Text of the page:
The house was shared by Frida and her famous lover, Diego Rivera, who was famous for his massive murals depicting traditional Mexican culture and history. Today the house is one of the most popular places to visit in Mexico City and by far the best place to appreciate the work of these famous artists. Spending a morning in this house is a great way to learn about an interesting era of Mexican history, but also will bring you to one of Mexico City’s best neighborhoods– Coyoacan.
Casa Azul is not the only historical site to see in Coyoacan. In fact, simply walking through the neighborhood feels like exploring a cultural relic. The narrow alleyways, colorful colonial homes, and large plazas will make you feel as if you are traveling back in time. The Plaza de Coyocan is a great place to start your adventure, and it dates back to the 1600’s.
The plaza is filled with vendors selling jewelry, textiles, or the famous grasshoppers. If you’re a curious eater like myself, you will definitely want to try these little creatures. There are also plenty of cafés to get your coffee fix in between visiting museums and exploring the neighborhood. I recommend planning to spend a whole day of your trip to Mexico City in Coyoacan.
The Zocalo and Cathedral
The historical center of Mexico City is another area that you will want to plan on spending an entire day or more exploring. There is simply so much to see and do! The Zocalo is the central plaza of Mexico City, but it doesn’t feel like an ordinary plaza. Why? Well, this plaza is the size of around 8 football pitches! In its center is a massive Mexican flag surrounded by some of the most important government buildings in Mexico. Another important building surrounding the square is the Metropolitan Cathedral.
This church is one of the oldest and largest in Mexico City, completed in 1813. Right next to the Cathedral is Tenochitlán, a site of ancient Aztec ruins. Standing at the epicenter of one of the great civilizations makes you feel very connected to history, especially as you see the city that has grown out of their Aztec roots. Following the main street to the west is a good opportunity to shop and see street performers. The street is blocked off to cars and will lead you to another one of Mexico City’s crown jewels- the Palacio de Bellas Artes.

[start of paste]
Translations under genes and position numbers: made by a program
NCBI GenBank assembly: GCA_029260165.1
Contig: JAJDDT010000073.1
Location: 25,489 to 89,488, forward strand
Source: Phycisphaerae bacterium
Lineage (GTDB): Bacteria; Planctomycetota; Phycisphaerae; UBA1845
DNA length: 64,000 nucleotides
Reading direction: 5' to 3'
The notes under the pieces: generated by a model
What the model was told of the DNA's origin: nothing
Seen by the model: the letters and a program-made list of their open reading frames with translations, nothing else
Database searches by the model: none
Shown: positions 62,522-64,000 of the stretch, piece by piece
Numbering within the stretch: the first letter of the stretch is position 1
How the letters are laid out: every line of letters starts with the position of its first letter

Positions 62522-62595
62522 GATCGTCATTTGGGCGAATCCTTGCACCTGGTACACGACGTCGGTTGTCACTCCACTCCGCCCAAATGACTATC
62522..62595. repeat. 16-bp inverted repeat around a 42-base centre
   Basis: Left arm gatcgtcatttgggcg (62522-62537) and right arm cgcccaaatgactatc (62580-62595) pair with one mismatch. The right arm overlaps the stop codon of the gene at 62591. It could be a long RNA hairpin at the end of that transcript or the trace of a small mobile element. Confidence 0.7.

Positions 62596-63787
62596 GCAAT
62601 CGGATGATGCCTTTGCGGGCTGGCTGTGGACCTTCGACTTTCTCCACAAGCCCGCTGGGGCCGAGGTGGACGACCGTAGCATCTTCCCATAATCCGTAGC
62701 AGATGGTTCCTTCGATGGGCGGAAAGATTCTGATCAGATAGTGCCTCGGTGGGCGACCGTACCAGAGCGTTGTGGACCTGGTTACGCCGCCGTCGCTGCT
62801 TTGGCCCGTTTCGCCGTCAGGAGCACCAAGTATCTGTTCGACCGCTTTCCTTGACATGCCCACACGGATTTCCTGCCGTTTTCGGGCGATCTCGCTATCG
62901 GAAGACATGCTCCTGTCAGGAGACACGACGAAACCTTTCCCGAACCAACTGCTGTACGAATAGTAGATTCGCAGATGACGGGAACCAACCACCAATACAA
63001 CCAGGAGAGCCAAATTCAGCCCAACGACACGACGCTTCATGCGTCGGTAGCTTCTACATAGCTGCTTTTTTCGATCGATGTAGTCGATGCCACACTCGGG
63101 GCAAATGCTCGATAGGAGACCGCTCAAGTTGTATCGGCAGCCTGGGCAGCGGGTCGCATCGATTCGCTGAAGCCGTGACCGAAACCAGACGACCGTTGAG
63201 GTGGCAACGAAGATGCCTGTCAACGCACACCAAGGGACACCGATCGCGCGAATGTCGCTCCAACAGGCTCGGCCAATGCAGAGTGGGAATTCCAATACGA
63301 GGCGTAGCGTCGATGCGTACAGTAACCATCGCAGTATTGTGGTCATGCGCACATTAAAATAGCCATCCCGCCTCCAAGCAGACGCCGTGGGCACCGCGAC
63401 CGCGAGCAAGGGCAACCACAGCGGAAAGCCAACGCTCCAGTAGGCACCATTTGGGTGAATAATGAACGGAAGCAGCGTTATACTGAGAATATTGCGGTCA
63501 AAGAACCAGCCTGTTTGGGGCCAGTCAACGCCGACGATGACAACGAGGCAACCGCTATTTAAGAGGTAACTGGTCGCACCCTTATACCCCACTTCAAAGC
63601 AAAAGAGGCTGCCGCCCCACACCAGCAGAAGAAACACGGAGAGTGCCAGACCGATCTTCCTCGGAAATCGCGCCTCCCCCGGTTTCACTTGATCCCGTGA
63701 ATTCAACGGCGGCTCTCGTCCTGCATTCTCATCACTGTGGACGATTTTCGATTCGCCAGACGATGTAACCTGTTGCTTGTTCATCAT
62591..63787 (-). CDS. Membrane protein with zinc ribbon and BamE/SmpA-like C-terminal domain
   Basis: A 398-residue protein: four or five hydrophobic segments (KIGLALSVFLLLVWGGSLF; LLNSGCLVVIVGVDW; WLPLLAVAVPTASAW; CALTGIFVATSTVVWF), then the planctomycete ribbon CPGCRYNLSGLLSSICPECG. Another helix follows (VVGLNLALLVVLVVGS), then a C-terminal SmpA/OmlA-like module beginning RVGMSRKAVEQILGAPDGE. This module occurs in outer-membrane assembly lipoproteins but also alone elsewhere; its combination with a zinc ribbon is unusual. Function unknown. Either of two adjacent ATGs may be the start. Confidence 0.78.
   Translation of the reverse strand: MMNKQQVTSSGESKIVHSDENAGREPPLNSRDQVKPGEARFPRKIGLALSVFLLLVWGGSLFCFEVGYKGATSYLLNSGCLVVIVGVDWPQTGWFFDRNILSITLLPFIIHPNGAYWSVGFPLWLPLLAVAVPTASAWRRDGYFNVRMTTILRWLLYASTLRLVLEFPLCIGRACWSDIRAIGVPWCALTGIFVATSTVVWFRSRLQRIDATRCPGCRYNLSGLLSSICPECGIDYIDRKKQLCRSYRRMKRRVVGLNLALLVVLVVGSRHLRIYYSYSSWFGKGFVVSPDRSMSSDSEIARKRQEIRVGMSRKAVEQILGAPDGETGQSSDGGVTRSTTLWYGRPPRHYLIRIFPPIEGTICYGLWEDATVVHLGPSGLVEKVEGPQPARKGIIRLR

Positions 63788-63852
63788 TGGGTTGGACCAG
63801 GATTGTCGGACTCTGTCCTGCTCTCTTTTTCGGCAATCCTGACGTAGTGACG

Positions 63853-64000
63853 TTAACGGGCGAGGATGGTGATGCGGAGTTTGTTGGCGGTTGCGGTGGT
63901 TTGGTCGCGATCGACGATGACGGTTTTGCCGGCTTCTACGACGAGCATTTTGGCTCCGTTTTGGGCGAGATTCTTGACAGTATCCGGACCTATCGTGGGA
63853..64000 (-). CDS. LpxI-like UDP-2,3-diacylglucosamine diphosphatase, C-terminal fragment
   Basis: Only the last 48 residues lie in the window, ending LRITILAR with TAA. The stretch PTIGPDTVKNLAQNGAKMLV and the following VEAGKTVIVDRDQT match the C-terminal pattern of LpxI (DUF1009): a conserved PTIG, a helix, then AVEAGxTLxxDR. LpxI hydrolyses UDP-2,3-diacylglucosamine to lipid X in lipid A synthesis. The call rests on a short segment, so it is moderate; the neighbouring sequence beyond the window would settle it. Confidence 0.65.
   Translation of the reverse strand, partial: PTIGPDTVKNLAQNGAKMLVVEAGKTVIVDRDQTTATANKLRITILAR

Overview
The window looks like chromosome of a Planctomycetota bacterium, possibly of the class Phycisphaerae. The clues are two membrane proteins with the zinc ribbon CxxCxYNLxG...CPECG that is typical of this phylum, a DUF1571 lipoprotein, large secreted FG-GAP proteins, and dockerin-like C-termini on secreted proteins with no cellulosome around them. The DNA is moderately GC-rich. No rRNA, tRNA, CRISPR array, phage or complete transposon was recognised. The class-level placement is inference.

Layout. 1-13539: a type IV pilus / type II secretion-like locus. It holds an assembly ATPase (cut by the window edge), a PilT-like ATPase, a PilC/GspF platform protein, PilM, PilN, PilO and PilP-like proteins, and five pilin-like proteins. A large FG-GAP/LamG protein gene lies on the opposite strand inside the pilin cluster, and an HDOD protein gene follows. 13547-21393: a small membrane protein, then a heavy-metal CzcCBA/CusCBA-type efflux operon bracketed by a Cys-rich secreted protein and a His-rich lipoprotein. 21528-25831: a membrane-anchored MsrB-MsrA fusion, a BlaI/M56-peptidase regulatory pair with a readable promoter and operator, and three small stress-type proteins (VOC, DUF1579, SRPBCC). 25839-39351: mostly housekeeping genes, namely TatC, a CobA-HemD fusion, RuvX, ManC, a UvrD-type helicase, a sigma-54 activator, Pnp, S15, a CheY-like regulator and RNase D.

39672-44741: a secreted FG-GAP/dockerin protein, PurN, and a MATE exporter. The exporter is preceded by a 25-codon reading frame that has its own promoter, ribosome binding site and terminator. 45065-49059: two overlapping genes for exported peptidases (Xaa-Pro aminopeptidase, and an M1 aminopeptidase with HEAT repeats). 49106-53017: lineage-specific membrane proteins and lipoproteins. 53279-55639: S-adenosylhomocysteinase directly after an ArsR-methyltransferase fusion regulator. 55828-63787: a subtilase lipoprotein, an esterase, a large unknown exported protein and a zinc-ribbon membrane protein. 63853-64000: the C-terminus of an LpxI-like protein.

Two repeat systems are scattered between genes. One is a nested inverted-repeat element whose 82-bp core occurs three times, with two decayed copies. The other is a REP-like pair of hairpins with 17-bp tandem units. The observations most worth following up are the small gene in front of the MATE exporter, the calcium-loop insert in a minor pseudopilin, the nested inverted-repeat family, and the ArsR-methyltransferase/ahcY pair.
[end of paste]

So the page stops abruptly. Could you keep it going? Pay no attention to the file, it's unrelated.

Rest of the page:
Palacio de Bellas Artes
The Palacio de Bellas Artes is the most prominent cultural center in Mexico City. Once you see it for the first time, you will understand why. This immense structure towers over one of the largest parks in Mexico City. The palace is made of white marble, and the architecture alone is a reason to visit. Inside it houses a massive art collection, and you can even see some of Diego Rivera’s most famous murals.
The building is also used for different concerts and theatre performances. The park outside is also a great area to stretch out your legs and sample some of Mexico City’s best street food. I recommend coming at night and trying some churros! Nearby there is the Police Museum, the Museum of Memory and Tolerance, and also the Torre Latino, one of the best places to catch a view of the city. Be sure to give yourself enough time to enjoy one of the most iconic areas of Latin America.
The Basilica of Our Lady of Guadalupe
Mexicans are a very Catholic crowd, with around 85% of the population practicing the religion. It seems as if every restaurant has a crucifix on its wall. The religion runs very deep in the culture, thanks to the influence of Our Lady of Guadalupe. Legend has it that Mary, the mother of Jesus, appeared to Juan Diego on a hill outside of Mexico City in the early 1600s. She urged him to convince the bishop to build a church in her honor.
When he refused, she told Juan Diego to pick a bouquet of flowers to present to the bishop. When he opened his shroud with the flowers inside, an image of Mary was imprinted on the inside. This “miracle” convinced the bishop to build a church on the hill, and the church can still be visited today. In fact, there are multiple churches on the hill today, and you can see the original shroud on the wall of the largest and most recently built cathedral. Many argue that the miracle was falsified as a way to convert indigenous groups to Catholicism in order to facilitate the Spanish conquest. No matter what your opinion of the history may be, this site is a place to dive into a historical wormhole.
The National Museum of Anthropology
If you really want to dive into history though, there is arguably no better museum to visit in the world than the National Museum of Anthropology. History buffs will want to plan on spending a few days here. It’s simply too large to try and see in one day. There are 23 rooms and the museum is over 4 square kilometers in total. The museum has a large focus on ancient Mexican history, but it also tells the story of the evolution of mankind.